Inside the Project to Rebuild the EDSAC, the World's First General Purpose Computer
ZDNet (11/24/16) Danny Palmer
Volunteers at the U.K.'s National Museum of Computing are physically reconstructing the Electronic Delay Storage Automatic Calculator (EDSAC) mostly from photos in the absence of a complete blueprint. The room-sized machine was one of the first practical general-purpose computers, capable of performing 650 instructions a second, and computing more than 1,500 times faster than the mechanical calculators it supplanted when it ran its first program in 1949. Project leader Andrew Herbert says part of the challenge in recreating the pioneering system is the fact that its designers and programmers approached its creation from different technical backgrounds than today's digitally savvy scientists. Chief designer Chris Burton says ensuring the replica's authenticity requires the volunteers to work exactly as the original design team worked. Essential to the effort's success was consulting with surviving users of the original EDSAC to gain insight into its daily operations. The project team hopes the EDSAC's replication will demonstrate its importance in the history of computing and inspire later generations. The machine's value lies in the fact it shares the same basic processes and components as modern computers, and can be used to teach basic computer functionality to future coders.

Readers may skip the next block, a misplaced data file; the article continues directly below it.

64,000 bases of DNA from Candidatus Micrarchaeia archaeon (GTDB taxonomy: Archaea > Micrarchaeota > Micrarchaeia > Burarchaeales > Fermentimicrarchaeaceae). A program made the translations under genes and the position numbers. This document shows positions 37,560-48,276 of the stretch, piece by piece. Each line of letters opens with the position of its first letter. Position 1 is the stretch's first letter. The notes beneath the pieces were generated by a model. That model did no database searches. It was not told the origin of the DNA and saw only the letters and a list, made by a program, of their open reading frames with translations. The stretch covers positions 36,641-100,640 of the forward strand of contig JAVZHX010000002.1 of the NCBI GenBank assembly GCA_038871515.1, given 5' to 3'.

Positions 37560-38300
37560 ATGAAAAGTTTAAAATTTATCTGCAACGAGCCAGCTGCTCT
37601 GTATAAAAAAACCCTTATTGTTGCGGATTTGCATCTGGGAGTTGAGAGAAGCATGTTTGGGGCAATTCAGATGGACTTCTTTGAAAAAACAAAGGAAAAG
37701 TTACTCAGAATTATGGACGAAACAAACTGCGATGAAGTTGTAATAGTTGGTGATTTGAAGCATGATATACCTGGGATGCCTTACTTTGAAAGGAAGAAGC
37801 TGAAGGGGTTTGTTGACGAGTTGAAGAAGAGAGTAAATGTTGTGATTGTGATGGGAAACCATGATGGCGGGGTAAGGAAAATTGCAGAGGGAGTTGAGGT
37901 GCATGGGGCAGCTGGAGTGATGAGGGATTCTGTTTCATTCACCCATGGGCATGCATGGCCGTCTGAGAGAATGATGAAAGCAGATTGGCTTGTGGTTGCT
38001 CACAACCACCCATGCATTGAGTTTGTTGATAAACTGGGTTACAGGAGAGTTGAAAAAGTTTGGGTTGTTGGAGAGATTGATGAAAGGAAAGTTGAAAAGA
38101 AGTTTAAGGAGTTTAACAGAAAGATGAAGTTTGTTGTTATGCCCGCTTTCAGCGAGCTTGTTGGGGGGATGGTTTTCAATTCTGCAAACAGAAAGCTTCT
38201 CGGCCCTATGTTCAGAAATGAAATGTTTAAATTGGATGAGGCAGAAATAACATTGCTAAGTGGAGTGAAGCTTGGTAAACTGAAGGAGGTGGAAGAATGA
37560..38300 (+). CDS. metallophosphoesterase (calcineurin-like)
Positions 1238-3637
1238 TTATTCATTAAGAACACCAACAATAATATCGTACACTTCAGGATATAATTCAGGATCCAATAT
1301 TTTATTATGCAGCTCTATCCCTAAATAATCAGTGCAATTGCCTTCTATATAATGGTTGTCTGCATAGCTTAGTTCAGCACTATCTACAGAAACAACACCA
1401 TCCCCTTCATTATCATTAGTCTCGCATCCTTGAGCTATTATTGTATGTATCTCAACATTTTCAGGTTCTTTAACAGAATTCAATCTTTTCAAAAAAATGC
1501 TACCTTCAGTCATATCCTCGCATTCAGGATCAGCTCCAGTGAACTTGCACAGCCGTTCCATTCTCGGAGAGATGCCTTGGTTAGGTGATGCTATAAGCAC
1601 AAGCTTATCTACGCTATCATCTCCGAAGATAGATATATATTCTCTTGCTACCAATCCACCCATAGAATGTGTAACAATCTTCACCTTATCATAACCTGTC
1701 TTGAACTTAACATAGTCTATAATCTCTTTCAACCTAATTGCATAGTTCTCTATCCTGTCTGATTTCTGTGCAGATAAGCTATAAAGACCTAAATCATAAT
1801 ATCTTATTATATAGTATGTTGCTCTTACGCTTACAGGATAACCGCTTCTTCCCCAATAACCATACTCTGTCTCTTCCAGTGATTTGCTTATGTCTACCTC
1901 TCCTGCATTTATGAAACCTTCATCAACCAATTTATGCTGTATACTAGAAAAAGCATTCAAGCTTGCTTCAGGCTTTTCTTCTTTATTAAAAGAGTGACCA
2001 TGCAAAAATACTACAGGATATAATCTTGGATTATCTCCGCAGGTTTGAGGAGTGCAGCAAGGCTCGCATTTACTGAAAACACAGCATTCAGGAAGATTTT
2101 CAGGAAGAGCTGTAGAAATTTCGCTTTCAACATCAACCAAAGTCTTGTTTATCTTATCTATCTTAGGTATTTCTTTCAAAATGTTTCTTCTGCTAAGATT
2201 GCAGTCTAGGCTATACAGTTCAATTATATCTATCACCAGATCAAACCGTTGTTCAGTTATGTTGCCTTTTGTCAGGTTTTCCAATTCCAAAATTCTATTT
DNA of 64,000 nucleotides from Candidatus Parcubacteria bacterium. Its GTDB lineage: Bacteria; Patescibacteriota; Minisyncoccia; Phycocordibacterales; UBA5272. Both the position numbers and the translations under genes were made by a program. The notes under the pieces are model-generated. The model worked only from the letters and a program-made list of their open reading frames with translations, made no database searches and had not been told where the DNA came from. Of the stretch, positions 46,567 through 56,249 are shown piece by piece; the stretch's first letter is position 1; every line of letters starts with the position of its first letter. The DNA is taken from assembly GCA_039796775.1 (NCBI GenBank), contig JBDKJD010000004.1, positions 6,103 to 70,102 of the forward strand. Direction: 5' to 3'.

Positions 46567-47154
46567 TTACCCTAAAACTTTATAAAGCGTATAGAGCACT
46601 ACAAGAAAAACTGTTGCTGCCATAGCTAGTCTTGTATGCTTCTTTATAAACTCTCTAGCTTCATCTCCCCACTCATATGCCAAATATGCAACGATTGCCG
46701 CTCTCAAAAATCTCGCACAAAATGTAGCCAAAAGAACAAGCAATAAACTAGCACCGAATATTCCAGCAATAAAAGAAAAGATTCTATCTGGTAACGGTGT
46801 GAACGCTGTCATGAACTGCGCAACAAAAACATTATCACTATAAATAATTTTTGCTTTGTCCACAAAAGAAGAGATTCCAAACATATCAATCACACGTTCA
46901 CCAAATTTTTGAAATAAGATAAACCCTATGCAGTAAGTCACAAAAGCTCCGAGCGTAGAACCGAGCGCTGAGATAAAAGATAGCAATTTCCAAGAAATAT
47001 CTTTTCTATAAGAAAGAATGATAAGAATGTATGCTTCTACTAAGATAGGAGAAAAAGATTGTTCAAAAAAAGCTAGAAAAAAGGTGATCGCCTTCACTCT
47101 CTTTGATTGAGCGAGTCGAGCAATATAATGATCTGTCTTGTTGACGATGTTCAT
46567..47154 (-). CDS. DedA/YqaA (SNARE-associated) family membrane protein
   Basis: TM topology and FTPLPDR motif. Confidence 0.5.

The Next Generation of HPC Technology Dominates Green500
Scientific Computing World (11/24/2016)
The latest Green500 list of the most energy-efficient supercomputers demonstrates recent significant progress in high-performance computing (HPC). As new multicore processors from Intel and NVIDIA start penetrating top systems, performance-per-watt numbers are rising. The DGX SATURNV, NVIDIA's first petascale supercomputer, earned the top spot with a rating of 9.46 gigaflops per watt, 40-percent higher than the top system six months ago. The supercomputer's superior efficiency is due to its DGX-1 server, which houses eight P100 graphical-processing units (GPUs). Piz Daint, a Cray XC50 system, achieved a mark of 7.45 gigaflops per watt; based on the same processor as the DGX SATURNV, the Piz Daint uses a lower ratio of GPUs to central-processing units. Most of the remaining top 10 systems relied on homogenous manycore processors in a standalone configuration. Five of those machines are powered by Intel's Knights Landing Xeon Phi processors, which exhibit energy efficiencies of between 3.84 and 5.61 gigaflops per watt. The spikes in energy efficiency this year have been due to recent releases of new processor technology, so it is unlikely there will be a similar jump in efficiency before the next generation of GPUs, Xeon Phi processors, and manycore processors are available in late 2017 to early 2018.